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The North Carolina Arboretum Bonsai Garden

During a spring visit to The North Carolina Arboretum we came across the Bonsai Garden.

The garden included bonsai specimens planted both in the ground and displayed in pots.

The plants were accented with various posters describing the art and beauty of bonsai.


Bonsai Exhibition Garden at
The North Carolina Arboretum...

Bonsai Exhibition Garden
  

Welcome to the Bonsai
  Exhibition Garden...

a place designed to enhance your
enjoyment of bonsai art. Our Bonsai
Garden distinctly blends the designs
of Asian tradition with the Southern
Appalachian environment to create
a unique experience.

When you enter here, become small...

Open your mind to the possibility
that the greatest mysteries of life
can be found in a single, tiny leaf.

  
maple bonsai
 

deciduous bonsai tree

 

 

From "basin"(pun) and "to plant" (tsaj) - Middle Chinese

Bonsai (pronounced 'bone-sigh')
first appeared in China over one thousand
years ago as an art of growing dwarfed, ornamentally shaped
trees or shrubs in small shallow containers. These early
specimens were shaped like animals, dragons, and birds,
far from the natural shapes common today.

Introduced to Japan around 1199 AD, this art form was
refined and became a symbol of prestige displayed indoors
 on special shelves for special occasions. With the end of
global isolation, Japan presented bonsai at the Paris
Exhibition in 1900, exposing the world to bonsai.

Soon demand for bonsai began to grow, especially in the US.
Capitalizing on this interest the Japanese opened nurseries
dedicated to the cultivation and export of the trees. Since the
late 20th century bonsai has evolved to reflect the variety of
countries, cultures and conditions in which it is now practiced.
Many of the bonsai you will see here are representative of
the native species and character of Southern Appalachia.

  

windswept bonsai evergreen

 

small bonsai tree

 
Japanese Maple bonsai - Acer palmatum
 

  

The Truth About Bonsai

There is an image of bonsai as a mystical,
magical practice belonging to an ancient
culture, requiring apprenticeship to a
master and knowledge of foreign terms.

Bonsai is actually an engaging, challenging,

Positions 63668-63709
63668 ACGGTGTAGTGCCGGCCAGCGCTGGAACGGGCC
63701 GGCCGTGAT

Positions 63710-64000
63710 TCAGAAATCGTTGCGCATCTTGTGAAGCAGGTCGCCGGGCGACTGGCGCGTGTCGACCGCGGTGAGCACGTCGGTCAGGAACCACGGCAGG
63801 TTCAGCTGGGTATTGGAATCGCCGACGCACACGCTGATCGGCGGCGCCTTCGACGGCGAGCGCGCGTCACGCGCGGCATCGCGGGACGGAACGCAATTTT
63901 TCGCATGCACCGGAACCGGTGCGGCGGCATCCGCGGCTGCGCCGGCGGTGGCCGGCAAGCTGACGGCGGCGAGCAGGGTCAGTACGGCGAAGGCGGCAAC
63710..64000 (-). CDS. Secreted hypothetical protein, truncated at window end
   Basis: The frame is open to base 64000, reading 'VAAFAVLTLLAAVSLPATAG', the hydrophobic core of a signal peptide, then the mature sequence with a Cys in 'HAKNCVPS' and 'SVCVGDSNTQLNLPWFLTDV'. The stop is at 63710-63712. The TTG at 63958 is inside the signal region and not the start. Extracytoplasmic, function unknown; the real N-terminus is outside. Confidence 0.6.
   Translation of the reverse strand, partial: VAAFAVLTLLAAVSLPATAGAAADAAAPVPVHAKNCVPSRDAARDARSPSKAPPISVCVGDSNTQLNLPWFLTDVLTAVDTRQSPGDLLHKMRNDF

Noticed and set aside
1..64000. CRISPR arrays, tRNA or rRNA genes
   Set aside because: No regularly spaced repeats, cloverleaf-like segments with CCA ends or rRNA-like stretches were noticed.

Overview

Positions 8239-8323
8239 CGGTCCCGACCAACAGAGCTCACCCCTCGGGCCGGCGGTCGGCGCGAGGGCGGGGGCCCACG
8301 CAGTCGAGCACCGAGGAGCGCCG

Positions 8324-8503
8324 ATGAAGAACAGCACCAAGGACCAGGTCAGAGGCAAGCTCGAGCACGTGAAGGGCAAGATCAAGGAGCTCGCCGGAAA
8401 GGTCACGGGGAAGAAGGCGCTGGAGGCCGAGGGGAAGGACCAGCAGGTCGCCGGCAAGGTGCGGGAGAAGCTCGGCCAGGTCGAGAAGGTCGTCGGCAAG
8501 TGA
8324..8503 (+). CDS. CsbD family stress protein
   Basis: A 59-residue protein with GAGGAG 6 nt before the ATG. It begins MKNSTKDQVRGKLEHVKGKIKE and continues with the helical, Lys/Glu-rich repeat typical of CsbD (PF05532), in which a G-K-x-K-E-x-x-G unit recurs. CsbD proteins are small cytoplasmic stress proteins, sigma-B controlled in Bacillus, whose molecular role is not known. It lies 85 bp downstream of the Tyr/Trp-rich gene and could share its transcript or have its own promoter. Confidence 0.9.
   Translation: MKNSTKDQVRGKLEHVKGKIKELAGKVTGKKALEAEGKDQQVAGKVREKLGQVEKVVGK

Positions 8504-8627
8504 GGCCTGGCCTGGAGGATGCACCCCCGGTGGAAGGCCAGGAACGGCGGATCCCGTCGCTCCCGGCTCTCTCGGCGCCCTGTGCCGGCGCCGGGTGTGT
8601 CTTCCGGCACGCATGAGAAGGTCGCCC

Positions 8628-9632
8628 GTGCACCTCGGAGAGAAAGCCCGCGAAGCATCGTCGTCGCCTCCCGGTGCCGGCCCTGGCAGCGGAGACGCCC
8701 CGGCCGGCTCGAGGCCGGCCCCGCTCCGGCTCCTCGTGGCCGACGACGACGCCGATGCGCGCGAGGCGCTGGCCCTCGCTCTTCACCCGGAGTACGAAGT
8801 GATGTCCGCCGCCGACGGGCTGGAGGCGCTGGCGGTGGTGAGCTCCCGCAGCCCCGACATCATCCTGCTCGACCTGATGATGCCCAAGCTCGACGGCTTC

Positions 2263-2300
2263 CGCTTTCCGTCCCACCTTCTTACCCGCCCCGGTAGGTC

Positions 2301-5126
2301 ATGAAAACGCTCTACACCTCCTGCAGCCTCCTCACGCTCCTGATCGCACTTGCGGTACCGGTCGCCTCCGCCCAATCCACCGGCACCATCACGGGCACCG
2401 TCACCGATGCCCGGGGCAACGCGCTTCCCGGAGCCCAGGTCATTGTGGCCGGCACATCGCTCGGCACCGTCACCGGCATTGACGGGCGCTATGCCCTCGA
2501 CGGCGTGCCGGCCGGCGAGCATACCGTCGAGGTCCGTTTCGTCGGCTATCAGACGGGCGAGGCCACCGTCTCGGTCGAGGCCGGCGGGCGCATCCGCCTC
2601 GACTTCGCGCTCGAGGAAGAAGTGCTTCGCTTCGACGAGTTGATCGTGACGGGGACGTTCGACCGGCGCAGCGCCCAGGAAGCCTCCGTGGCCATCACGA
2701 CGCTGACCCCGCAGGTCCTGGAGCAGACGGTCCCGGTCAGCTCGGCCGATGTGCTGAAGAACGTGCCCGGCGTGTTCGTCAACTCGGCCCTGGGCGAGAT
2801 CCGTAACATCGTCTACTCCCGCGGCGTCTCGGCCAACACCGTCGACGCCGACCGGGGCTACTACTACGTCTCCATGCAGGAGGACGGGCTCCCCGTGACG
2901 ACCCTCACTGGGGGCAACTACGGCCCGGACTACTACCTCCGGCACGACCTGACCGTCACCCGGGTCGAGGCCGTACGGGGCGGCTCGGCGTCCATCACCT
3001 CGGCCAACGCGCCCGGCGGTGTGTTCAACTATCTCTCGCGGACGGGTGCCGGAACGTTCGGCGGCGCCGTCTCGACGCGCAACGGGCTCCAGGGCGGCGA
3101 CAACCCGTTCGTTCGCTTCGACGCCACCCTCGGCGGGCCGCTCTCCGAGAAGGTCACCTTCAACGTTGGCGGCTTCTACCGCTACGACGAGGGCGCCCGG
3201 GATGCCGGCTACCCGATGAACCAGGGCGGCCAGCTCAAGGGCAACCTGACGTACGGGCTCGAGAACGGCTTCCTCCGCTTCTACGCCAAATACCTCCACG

intimate form of horticulture, that functions
as a form of creative expression.

Based on a one-on-one relationship
between a person and a plant, it requires
practice, persistence and patience.

Bonsai gardeners lovingly tend to their
subjects, and the plants respond with health
and beauty. The art of bonsai is a study in
vitality, produced by the thoughtful and
careful management of perpetual growth.

 

ROAN MOUNTAIN

 

long needled pine bonsai

 

tall bonsai

 

"The world of bonsai is miniature, but the natural world that it evokes is boundless." Arthur Joura, Bonsai Curator

 

bonsai grove of trees

 

squatty pine bonsai

 

Serviceberry bonsai

  

Living Art

  

Living Art

Perhaps due to bonsai's historic
origins, many people hold the
misconception that these trees are
elite Asian art objects. Bonsai are
actually ordinary plants cultivated in
a special way, grown in a container
or on a slab.

Some famous specimens are
hundreds of years old, but excellent
bonsai are also made from much
younger plants. A wide variety of
plant species from almost anywhere
in the world can be used for this
purpose.

Since bonsai are living plants
that are constantly changing and
growing, unlike a piece of sculpture,
a gardener may continually direct
the bonsai's shape, appearance
and growth rate.

 

ornamental rocks in a bonsai garden

 

stone
  
STONE

The extensive use of
native stone in the garden
evokes the experience of
a mountain environment,
in keeping with the
Arboretum's Southern
Appalachian setting.
Stone is also used to
suggest a "dry stream,"
running from the upper end
of the garden to a "pool" at
the lower end.
  

 

manmade dry stream bed

 

dry stream
  
DRY STREAM

This stream bed is intended to
be dry, the only time it carries
water is when it rains. With a dry
stream the water is suggested.
The water must be supplied by
your imagination.

The element of suggestion
and the accompanying need for
imagination are essential parts
of the bonsai experience. In the
bonsai view of nature, what is
not there can be as important
as what is.
  

 

bonsai and dry stream

 
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